Scott AM, Li J, Oyewole-Eletu S, et al. Jt Comm J Qual Patient Saf. 2017;43.
Fragmented care transitions may lead to adverse events due to poor provider communication, disjointed continuation of care, and incomplete patient follow-up. In this study, site visits were conducted at 22 healthcare organization across the United State to determine facilitators and barriers to implementing transitional care services. Identified facilitators included collaborating within and beyond the organization, tailoring care to patients and caregivers, and generating buy-in among staff. Barriers included poor integration of transitional care services, unmet patient or caregiver needs, underutilized services, and lack of physician buy-in. Results suggest how institutions may wish to prioritize strategies to facility effective care transitions.
Murphy DR, Wu L, Thomas EJ, et al. J Clin Oncol. 2015;33:3560-7.
Trigger tools are algorithms that prompt clinicians to investigate a potential adverse event. These tools are in routine practice for detection of adverse drug events and have been used to identify diagnostic delays. Investigators randomized physicians to either no intervention or to receive triggers related to cancer diagnosis; each trigger was an abnormal diagnostic test result for which follow-up testing is recommended. Delays in acting on abnormal test results are a known cause of adverse events. Sending reminders to physicians based on the trigger process led to higher rates of recommended diagnostic evaluation completion and a shorter time to completion for two of the three studied conditions. These promising results suggest that trigger tools could play a role in improving diagnosis across a range of conditions.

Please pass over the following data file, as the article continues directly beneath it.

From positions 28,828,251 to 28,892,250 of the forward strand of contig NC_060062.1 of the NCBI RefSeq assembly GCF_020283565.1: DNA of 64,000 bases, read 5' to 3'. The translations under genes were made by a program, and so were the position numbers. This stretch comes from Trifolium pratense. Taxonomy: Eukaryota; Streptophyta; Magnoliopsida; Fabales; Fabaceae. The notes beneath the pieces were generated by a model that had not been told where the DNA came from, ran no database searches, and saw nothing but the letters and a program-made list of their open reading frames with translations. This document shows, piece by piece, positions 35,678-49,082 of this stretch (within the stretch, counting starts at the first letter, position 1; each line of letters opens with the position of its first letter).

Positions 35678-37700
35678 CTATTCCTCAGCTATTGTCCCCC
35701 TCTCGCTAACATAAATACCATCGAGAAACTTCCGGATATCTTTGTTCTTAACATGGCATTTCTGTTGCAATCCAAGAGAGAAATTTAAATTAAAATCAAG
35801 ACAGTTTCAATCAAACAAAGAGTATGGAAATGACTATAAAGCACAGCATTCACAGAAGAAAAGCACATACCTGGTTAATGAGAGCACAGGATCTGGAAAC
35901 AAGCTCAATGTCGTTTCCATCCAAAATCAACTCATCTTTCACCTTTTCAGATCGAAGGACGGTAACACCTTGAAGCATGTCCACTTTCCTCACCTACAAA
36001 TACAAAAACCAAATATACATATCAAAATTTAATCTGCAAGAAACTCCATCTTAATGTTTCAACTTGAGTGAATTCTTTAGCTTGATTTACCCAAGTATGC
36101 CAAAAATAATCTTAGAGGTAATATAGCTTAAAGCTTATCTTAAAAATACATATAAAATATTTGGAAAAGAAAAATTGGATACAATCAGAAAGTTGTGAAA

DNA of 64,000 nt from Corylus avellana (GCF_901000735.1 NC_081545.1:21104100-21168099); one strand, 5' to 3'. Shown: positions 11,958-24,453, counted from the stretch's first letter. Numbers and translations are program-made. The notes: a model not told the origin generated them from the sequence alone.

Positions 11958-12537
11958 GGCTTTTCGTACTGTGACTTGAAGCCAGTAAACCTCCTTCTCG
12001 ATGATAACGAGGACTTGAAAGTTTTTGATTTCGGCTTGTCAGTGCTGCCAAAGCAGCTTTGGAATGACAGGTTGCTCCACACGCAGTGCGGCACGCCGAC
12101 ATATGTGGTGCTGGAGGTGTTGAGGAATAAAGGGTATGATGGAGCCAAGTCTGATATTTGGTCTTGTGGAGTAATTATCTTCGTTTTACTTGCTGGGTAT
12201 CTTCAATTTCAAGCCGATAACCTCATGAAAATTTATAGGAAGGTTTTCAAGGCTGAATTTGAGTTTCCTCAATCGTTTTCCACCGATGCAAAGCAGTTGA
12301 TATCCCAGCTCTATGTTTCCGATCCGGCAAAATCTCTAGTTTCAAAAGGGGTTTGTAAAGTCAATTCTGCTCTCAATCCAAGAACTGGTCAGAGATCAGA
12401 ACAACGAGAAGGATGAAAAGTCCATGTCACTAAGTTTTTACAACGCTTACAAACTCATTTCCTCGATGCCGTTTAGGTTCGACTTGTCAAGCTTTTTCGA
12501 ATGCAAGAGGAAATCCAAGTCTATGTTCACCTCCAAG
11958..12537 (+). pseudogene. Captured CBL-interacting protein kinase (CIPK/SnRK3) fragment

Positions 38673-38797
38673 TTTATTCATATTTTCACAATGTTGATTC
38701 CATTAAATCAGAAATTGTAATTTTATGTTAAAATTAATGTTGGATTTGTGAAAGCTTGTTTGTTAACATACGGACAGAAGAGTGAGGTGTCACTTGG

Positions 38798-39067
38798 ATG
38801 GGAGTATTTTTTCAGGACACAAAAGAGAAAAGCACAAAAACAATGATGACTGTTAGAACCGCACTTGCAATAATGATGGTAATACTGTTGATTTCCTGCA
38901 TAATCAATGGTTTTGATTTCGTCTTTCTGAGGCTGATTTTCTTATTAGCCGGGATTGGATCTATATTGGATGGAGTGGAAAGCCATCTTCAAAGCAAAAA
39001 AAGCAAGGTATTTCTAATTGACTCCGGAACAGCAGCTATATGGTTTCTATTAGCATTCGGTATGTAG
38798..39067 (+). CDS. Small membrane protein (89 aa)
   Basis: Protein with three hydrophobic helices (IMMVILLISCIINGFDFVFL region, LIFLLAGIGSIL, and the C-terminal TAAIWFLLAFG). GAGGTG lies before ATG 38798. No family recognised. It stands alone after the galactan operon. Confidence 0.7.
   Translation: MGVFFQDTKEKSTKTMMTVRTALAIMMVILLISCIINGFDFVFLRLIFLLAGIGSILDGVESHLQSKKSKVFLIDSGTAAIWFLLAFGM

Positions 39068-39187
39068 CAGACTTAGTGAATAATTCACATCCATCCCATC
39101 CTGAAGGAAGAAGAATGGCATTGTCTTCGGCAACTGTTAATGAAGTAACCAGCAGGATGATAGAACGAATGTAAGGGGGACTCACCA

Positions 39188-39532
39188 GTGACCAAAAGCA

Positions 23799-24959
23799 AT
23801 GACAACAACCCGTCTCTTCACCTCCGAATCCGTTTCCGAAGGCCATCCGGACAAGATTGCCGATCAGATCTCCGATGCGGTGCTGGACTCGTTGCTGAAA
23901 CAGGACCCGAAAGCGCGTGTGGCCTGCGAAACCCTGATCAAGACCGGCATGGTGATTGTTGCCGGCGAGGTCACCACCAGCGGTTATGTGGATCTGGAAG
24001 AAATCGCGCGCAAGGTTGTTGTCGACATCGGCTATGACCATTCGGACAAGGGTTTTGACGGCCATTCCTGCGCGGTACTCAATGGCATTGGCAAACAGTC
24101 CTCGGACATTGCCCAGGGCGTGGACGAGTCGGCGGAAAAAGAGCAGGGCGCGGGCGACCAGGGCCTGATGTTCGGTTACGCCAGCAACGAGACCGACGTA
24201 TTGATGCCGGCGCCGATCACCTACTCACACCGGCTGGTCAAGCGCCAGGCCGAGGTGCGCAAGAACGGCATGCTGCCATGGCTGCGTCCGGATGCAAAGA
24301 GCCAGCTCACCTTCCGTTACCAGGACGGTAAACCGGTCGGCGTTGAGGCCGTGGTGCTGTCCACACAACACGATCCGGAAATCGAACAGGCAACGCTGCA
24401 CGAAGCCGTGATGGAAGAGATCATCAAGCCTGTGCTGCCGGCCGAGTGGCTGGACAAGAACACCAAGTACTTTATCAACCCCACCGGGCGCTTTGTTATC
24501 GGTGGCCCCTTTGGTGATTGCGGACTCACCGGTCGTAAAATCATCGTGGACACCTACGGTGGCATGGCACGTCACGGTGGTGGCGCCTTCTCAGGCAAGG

Starmer AJ, Spector ND, Srivastava R, et al. New Engl J Med. 2014;371:1803-1812.